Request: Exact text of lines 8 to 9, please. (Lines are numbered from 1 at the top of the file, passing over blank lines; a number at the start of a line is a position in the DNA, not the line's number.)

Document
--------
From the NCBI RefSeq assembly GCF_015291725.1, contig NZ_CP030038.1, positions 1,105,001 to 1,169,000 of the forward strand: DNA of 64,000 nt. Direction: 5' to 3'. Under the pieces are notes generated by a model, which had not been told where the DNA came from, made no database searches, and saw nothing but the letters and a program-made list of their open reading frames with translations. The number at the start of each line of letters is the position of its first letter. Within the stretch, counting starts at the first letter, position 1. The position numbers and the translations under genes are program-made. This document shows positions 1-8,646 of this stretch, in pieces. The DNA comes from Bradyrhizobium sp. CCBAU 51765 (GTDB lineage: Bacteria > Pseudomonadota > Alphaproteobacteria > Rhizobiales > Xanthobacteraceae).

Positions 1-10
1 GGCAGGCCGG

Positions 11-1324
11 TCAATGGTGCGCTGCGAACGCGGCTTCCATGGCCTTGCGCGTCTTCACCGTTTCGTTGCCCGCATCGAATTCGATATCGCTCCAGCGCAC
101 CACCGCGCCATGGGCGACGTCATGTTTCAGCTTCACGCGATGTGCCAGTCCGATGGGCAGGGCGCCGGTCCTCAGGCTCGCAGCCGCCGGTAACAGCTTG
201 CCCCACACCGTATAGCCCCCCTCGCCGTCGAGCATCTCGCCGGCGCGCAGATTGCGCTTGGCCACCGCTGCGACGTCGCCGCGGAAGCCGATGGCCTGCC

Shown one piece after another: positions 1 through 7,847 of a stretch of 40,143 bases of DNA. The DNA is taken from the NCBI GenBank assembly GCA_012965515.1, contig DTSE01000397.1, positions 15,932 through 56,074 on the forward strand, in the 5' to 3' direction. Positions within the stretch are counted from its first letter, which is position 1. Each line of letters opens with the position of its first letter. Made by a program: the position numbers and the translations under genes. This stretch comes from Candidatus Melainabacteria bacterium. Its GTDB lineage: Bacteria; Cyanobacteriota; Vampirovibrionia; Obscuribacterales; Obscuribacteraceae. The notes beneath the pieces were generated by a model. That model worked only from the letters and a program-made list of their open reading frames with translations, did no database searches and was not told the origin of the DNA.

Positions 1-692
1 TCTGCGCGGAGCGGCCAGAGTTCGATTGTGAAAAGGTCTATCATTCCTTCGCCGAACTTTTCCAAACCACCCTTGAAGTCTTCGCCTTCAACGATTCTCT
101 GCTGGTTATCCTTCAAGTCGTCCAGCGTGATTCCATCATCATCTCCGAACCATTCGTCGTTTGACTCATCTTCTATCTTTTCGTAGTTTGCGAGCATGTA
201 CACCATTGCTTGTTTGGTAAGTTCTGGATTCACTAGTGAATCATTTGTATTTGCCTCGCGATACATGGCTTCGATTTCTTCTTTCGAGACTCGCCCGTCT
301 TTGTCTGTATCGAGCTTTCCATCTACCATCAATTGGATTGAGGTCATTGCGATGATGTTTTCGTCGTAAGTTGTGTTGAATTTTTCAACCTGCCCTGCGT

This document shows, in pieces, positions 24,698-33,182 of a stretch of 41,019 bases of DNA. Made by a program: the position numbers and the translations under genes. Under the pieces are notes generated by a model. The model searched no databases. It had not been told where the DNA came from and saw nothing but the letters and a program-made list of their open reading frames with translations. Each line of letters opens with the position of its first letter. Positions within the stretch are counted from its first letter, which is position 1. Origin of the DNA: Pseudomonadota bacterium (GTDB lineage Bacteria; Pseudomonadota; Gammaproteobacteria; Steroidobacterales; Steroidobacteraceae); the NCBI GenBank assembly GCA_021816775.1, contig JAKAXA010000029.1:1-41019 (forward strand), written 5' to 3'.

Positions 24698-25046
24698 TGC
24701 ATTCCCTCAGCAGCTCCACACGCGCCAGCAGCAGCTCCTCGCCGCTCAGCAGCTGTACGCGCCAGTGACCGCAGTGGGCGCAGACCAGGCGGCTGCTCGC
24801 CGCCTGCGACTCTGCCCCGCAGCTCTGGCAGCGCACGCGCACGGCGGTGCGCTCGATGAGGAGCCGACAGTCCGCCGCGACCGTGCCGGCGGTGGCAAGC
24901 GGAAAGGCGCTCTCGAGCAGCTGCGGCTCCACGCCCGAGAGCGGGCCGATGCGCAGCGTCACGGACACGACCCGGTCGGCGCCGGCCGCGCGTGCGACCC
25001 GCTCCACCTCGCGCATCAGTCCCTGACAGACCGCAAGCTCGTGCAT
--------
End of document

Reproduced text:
Shown one piece after another: positions 1 through 7,847 of a stretch of 40,143 bases of DNA. The DNA is taken from the NCBI GenBank assembly GCA_012965515.1, contig DTSE01000397.1, positions 15,932 through 56,074 on the forward strand, in the 5' to 3' direction. Positions within the stretch are counted from its first letter, which is position 1. Each line of letters opens with the position of its first letter. Made by a program: the position numbers and the translations under genes. This stretch comes from Candidatus Melainabacteria bacterium. Its GTDB lineage: Bacteria; Cyanobacteriota; Vampirovibrionia; Obscuribacterales; Obscuribacteraceae. The notes beneath the pieces were generated by a model. That model worked only from the letters and a program-made list of their open reading frames with translations, did no database searches and was not told the origin of the DNA.

Positions 1-692